• Carbs: 2 grams
  • Fiber: 0 grams
  • Vitamin A: 10% of the Daily Value (DV)
  • Riboflavin (vitamin B2): 5% of the DV

Cream cheese is high in fat and contains a small amount of carbs and protein. It’s a good source of vitamin A and contributes some riboflavin (vitamin B2).

Whipped cream cheese contains less fat and fewer calories per serving (6).


Cream cheese is high in fat and a good source of vitamin A and riboflavin.

Aside from being a tasty spread, cream cheese has some health benefits.

Good source of vitamin A

Cream cheese contains a significant amount of vitamin A.

Just 1 ounce (28 grams) contains 87 mg of vitamin A, which is 10% of the DV (6). This vitamin is fat-soluble and particularly important for your vision (7).

It also supports your immune system and helps protect the integrity of many tissues, such as your skin, lungs, and intestines (8).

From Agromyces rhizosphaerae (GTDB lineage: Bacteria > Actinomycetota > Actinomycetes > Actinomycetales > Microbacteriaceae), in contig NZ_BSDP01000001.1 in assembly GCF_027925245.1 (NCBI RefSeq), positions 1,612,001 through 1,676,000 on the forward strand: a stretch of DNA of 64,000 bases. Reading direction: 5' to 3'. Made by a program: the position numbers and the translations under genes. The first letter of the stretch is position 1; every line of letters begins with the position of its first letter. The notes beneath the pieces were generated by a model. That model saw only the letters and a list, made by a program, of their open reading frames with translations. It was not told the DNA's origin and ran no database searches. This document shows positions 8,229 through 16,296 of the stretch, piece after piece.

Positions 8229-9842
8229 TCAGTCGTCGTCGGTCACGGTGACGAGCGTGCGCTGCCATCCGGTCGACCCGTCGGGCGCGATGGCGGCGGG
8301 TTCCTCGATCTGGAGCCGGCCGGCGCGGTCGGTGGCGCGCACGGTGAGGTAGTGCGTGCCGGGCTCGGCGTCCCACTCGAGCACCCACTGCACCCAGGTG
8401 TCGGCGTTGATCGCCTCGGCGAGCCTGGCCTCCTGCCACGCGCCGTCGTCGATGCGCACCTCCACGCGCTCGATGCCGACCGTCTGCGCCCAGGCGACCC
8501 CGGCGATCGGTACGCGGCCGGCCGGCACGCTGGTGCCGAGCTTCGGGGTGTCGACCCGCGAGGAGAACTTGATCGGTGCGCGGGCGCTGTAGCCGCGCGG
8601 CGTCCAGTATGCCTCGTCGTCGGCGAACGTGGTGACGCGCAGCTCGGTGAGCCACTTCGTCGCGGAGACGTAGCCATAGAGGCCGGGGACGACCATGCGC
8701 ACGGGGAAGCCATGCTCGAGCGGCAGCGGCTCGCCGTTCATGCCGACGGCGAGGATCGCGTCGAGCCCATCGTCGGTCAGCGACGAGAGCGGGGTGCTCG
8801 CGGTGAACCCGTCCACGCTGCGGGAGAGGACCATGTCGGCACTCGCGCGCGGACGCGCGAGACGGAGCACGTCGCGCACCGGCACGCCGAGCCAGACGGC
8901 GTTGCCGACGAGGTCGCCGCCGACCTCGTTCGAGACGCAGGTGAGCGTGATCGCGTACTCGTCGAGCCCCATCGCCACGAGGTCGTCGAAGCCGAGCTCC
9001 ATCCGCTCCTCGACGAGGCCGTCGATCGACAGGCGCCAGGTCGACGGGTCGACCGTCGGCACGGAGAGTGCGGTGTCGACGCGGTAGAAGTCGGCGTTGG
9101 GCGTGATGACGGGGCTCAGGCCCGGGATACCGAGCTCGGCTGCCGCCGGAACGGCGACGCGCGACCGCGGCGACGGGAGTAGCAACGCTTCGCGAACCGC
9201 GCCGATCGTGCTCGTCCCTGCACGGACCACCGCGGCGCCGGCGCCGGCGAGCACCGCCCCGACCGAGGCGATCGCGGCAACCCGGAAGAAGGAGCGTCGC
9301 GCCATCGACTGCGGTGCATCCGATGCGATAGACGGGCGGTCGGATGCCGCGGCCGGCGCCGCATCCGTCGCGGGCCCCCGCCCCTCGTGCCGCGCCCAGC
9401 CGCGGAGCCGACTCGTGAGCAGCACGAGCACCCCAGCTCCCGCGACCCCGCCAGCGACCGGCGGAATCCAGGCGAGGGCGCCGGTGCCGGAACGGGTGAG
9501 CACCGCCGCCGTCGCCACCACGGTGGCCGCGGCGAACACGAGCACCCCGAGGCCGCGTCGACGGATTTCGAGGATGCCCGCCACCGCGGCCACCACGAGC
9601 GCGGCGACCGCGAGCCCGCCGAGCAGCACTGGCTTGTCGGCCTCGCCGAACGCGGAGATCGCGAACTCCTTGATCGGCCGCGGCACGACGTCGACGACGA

Supplies antioxidants

Cream cheese is a source of several antioxidants that defend your body against unstable molecules called free radicals. When levels of free radicals get too high in your body, it can lead to cellular damage.

Cream cheese contains small amounts of carotenoid antioxidants, including lutein and zeaxanthin, which are especially important for eye health (6, 9, 10, 11).

May have probiotic effects

Cream cheese is made using a starter culture from lactic acid bacteria.

Some of these strains of bacteria are probiotics, which are friendly bacteria that offer health benefits (12).

For example, some Lactobacillus species support your immune system by reducing inflammatory response, while other species stimulate your immune system when exposed to infection (12, 13, 14).